In the 1960s, computer programming was still viewed as a lucrative career choice for many young women. Cosmopolitan magazine at the time even ran an article entitled “The Computer Girls”, which depicted the field as a better opportunity for women than many other industries. The job was seen as being “easy for women” and was considered, alongside teaching, to hold the most opportunities for females.
This trend continued until the mid-1980s, when the number of women taking undergraduate computer science and working in white-collar IT positions peaked. There has been a steady decline ever since.
So what changed? Sadly, the reason for our current male-dominated programming stereotype was that the field began to be viewed as “difficult”. Before computer programming matured, it was seen as a low-skill, clerical job — akin to filing and typing. It was assumed that the “real brain work” went into the hardware side of things, which was regarded as a very masculine profession, and the software side comprised simple repetition and basic understanding.
However, when software programming emerged as a logistical discipline that requires complex puzzle-solving, women were immediately discouraged and their competencies questioned.
It is largely due to the history of how the perception of the field changed that there are so few female programmers today. It is important to note, however, that the discipline didn’t change — only the way it was viewed was.
Unfortunately, perception still plays a huge role in the industry. Computer programming is assumed to be dominated by a specific stereotype, which has become strongly embedded in people’s psyches. Viewed by some as belonging to a group of socially awkward male “geeks”, the field of computer programming has remained unappealing to females worldwide.
According to the National Centre for Women & Information Technology, only 18% of all computer science degrees were received by women in 2010 in the US, and only 25% of the computing workforce were made up of women in 2009. As of 2013, only 20% of all US computer programmers were female.
Similarly, South Africa follows this trend. In terms of employment equity, the local ICT industry is said to be steadily becoming more representative in terms of colour (the number of black ICT graduates outdid the number of white graduates in 2002 and there are currently more than twice as many black than white graduates), but not in terms of gender (male ICT graduates still exceed females by about two to one).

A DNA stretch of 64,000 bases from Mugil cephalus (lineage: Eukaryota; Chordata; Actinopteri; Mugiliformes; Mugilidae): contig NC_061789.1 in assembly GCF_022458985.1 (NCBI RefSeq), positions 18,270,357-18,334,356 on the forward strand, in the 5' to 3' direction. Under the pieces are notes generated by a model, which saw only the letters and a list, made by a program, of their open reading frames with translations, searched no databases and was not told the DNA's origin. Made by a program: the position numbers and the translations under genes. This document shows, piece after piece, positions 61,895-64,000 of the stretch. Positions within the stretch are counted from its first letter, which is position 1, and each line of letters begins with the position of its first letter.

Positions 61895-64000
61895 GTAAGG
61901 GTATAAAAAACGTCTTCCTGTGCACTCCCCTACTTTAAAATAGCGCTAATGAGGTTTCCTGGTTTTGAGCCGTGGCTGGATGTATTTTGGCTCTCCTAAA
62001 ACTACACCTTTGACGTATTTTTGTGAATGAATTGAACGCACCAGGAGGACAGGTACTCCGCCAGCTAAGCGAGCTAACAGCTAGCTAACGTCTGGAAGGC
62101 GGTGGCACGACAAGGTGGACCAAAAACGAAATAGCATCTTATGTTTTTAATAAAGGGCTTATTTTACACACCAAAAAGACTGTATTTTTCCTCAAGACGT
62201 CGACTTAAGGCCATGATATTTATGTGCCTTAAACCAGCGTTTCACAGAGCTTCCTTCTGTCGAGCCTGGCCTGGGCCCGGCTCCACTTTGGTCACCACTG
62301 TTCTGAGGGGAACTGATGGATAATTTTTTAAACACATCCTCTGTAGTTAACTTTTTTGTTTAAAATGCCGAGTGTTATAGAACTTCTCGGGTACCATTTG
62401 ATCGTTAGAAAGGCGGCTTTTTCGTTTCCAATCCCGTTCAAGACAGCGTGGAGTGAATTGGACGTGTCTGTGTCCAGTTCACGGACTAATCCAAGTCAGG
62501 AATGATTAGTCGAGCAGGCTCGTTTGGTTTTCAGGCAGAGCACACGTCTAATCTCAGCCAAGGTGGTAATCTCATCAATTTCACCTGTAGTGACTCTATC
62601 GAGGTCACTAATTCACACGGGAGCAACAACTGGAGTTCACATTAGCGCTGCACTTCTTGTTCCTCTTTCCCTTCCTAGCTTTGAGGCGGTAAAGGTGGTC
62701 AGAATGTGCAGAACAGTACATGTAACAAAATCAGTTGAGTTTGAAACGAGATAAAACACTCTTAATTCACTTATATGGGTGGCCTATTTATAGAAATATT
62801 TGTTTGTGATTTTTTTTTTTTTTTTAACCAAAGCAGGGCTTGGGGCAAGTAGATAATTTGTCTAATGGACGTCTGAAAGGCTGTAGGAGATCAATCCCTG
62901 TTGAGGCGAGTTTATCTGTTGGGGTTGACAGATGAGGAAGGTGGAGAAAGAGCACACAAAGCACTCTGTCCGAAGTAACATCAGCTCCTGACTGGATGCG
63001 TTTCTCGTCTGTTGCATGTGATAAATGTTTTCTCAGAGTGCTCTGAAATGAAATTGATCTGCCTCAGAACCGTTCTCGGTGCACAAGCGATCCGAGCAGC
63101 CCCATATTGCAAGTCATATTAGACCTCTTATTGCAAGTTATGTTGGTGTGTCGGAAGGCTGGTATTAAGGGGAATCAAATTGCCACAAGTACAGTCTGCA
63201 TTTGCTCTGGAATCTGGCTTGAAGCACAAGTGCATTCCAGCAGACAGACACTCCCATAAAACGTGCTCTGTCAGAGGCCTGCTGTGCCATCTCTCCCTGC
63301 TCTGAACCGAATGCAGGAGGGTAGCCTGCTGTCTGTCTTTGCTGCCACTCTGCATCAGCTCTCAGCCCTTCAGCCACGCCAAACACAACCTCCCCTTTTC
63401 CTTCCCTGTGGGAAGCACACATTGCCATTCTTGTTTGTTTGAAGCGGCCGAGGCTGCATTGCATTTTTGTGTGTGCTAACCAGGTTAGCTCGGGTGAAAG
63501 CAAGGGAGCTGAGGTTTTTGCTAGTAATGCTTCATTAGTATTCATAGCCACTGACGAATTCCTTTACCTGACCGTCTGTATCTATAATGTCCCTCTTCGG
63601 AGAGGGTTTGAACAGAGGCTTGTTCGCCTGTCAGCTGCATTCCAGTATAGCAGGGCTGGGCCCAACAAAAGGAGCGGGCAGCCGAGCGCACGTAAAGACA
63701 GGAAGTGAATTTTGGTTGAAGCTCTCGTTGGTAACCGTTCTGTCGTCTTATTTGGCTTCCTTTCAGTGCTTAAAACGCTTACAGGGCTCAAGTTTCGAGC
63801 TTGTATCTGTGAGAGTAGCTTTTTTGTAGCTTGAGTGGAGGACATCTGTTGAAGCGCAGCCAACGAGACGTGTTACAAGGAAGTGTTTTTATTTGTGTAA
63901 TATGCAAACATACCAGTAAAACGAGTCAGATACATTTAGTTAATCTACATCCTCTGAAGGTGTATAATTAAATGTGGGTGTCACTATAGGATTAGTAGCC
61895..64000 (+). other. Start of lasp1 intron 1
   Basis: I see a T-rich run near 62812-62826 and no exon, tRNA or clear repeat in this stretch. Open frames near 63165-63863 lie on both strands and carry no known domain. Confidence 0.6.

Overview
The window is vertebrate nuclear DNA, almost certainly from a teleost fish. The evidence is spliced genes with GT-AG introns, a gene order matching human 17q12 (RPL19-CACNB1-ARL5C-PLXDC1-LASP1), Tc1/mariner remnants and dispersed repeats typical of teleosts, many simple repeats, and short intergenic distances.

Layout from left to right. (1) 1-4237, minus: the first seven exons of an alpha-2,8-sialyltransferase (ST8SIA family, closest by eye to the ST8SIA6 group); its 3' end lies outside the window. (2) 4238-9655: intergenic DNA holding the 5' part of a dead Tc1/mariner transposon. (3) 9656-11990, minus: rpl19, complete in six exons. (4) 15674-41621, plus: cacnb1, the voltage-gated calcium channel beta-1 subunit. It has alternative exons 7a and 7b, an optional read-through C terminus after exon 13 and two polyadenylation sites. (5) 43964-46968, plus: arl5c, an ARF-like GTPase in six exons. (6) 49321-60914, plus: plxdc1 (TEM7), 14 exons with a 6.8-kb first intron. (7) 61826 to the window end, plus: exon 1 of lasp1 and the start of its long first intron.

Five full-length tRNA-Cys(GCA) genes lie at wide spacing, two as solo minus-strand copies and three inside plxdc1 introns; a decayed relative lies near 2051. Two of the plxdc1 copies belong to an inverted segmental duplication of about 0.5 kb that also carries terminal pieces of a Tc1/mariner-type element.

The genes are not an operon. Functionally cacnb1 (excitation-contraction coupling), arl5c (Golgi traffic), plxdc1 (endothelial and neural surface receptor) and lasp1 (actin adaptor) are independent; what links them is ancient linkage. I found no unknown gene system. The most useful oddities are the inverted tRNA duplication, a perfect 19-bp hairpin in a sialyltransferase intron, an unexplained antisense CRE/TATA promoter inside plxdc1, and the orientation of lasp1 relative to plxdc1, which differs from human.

However, some ICT companies incorporate female empowerment as part of their vision. At MIP, the majority of female staff are computer programmers. Out of the 80 females working at the company, 47 are programmers (59%).
Although an exception to the rule, these figures are representative of the possibility of a computer programming female workforce. These statistics make it clear that this field is not, and should not be, male dominated.
Two of our female programmers, Claudia Kremnitzer and Carol Badenhorst, have been in the industry for a number of years, and both feel that the growing number of women coming into the industry is representative of the fact that programming is increasingly being seen as a good career choice for both genders.
Badenhorst became interested in computers as a potential career track after having been invited to do computer science as a seventh subject in high school in the 1980s, while Kremnitzer attended a software development course after school. Both believe that programming as a career choice offers flexibility that many other occupations lack, making it even more attractive to women who are concerned about balancing the needs of their families with their jobs.
Changing stereotypes takes a long time, and a great effort must be put in to changing perceptions, but this does not mean young women should simply discount the possibility of a career in computer programming. With more companies leading the way, young women can be exposed to a greater number of female mentors and, in time, will come to realise that programming is not only a viable option, but a very lucrative and satisfying career choice.
- Richard Firth is chairman and CEO of MIP